Harp

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I could (and probably should) look this up myself, but is the "One L" book the ancestor of the movie "The Paper Chase"?
Watching that movie cured me of any inclinations I had toward law school. (Not that I had many...)
Engineering grad school is/was so much more pleasant. No back-stabbing and far less ego...

The Paper Chase birthed a subsequent film by the same handle. Turow's book, One L caught my attention and my law school experience more or less followed predictable suit.
 

1961MJS

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Norman Oklahoma
As of this week, there's still one active Civil War pension account on the books.

Interesting chart attached to the linked article --- the number of surviving US veterans of WWII is now below 150,000, which has to rank as a suitable addition to the Disturbing Realizations thread. It Is Later Than We Think.

Even more astonishing, WWII pension benefits are being paid to 10 surviving *parents* of WWII veterans.
Hi, it would be more interesting if the chart also showed 144,000 WW2 veterans out of how many originally?

Later
 

ChiTownScion

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I could (and probably should) look this up myself, but is the "One L" book the ancestor of the movie "The Paper Chase"?
Watching that movie cured me of any inclinations I had toward law school. (Not that I had many...)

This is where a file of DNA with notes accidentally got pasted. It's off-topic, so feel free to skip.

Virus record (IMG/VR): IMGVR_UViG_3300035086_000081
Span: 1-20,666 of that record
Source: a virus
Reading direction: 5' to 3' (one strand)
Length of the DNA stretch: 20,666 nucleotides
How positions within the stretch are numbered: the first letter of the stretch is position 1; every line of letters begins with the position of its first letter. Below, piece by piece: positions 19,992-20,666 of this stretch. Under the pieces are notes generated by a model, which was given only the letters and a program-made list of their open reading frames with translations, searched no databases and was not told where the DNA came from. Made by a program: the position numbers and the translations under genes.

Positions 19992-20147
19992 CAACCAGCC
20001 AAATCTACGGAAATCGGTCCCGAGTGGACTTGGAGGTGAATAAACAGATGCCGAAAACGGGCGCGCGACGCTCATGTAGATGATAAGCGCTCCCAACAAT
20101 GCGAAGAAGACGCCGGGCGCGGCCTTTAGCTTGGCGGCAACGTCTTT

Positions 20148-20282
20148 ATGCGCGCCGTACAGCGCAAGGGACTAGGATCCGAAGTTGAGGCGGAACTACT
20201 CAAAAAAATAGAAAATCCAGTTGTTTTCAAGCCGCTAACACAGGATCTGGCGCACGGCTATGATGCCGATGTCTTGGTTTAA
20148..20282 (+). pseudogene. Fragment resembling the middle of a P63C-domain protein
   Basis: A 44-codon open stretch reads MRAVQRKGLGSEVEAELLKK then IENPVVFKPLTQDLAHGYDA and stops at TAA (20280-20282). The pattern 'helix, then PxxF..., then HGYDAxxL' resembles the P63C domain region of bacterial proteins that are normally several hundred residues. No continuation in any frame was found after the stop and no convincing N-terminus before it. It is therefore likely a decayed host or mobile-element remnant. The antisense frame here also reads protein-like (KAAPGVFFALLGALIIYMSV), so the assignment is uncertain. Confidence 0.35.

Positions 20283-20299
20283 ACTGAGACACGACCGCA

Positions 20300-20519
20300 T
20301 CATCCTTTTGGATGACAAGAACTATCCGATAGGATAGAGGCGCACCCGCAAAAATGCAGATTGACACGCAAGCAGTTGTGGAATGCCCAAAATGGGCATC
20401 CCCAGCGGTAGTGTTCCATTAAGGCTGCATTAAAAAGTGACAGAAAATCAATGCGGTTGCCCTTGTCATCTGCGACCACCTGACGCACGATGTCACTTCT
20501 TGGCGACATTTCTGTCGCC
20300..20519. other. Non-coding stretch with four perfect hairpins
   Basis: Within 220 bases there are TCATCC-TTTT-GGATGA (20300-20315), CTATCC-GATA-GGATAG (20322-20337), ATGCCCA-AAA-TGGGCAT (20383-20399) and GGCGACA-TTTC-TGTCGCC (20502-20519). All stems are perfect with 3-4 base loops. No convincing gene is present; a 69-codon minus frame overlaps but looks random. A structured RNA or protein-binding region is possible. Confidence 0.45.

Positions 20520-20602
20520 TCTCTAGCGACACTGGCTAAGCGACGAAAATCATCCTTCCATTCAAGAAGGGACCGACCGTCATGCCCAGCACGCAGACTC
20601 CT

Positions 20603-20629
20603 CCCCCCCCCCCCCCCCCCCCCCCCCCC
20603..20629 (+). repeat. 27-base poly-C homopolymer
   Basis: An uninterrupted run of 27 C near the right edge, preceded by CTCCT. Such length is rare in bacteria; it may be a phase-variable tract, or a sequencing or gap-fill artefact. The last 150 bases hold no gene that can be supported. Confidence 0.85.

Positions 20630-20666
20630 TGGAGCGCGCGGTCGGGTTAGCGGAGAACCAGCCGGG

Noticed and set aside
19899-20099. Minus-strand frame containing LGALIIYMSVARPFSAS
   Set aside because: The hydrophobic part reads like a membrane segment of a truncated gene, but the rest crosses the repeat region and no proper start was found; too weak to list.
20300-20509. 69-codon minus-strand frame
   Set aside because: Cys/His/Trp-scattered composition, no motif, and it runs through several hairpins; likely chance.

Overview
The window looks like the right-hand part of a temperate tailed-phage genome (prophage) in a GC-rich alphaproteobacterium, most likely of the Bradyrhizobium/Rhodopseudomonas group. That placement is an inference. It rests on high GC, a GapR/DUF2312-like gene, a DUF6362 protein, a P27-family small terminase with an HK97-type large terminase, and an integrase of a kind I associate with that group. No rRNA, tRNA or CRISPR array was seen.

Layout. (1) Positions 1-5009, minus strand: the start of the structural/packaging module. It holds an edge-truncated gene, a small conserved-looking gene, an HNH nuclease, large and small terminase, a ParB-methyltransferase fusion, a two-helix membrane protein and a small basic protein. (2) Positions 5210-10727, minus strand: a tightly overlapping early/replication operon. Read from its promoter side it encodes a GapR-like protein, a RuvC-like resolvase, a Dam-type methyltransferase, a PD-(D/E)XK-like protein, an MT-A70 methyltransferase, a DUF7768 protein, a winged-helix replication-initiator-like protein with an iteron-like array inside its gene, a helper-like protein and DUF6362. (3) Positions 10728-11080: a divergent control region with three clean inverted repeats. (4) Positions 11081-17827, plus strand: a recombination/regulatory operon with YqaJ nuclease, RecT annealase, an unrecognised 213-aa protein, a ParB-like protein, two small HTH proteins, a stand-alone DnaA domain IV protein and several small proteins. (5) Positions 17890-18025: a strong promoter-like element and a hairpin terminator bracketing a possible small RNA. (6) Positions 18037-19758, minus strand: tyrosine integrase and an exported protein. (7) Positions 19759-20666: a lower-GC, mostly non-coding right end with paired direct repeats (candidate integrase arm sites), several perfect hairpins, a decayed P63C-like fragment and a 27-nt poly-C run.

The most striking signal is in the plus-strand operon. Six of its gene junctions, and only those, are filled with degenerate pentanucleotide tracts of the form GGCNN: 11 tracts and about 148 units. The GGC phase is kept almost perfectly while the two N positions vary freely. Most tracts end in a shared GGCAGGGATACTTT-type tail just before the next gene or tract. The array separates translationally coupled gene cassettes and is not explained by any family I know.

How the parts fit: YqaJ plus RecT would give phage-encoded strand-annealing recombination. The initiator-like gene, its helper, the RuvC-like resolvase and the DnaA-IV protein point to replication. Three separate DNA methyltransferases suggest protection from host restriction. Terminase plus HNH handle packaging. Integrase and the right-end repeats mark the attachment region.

Engineering grad school is/was so much more pleasant. No back-stabbing and far less ego...

Wouldn't treat the film it as a documentary of the law school experience. I certainly never had a professor whose daughter looked like a young Lindsey Wagner, and
even more certainly I never ended up sleeping with her. Not has any other male lawyer that I have encountered in over three decades of experience.... well, at least not that they've admitted to me.

The subsequent television series of the same name toned it down quite a bit and did an Iago the Parrot Job on John Houseman's Professor Kingsfield character: turned him from antagonist to loveable good guy- curmudgeon.
 
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sheeplady

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Alberta Martin married Jasper Martin in 1927. Upon his death, she married the Grandson, from Jasper's first marriage! Maudie Celia Hopkins was the last known Civil War Bride, dying 2008. She married William M. Cantrell, February 2, 1934, she was 19. I wonder when the last marriage was and how old was the youngest bride? Peyton Place is blushing!
Unrelated story, but about child brides. For the couple who built our house, the wife predeceased the husband by over ten years, close to 20. Her husband, sometime in the last two years before his death (he was close to 90) married a woman who was 18 years old.

We only found this out because we looked up his will in the county courthouse and it mentioned that the property be split between Nancy, Edna, and Oscar; with the house going directly to the wife, Edna.

We have to think that this was some sort of arranged marriage or something. Ransom was single for almost 2 decades and was quite wealthy. He obviously could have remarried if he wanted companionship. There is no newspaper recording of their wedding (unlike other family weddings) and the property was split evenly between the 3 heirs to the penny, almost as if she was a daughter and not a wife.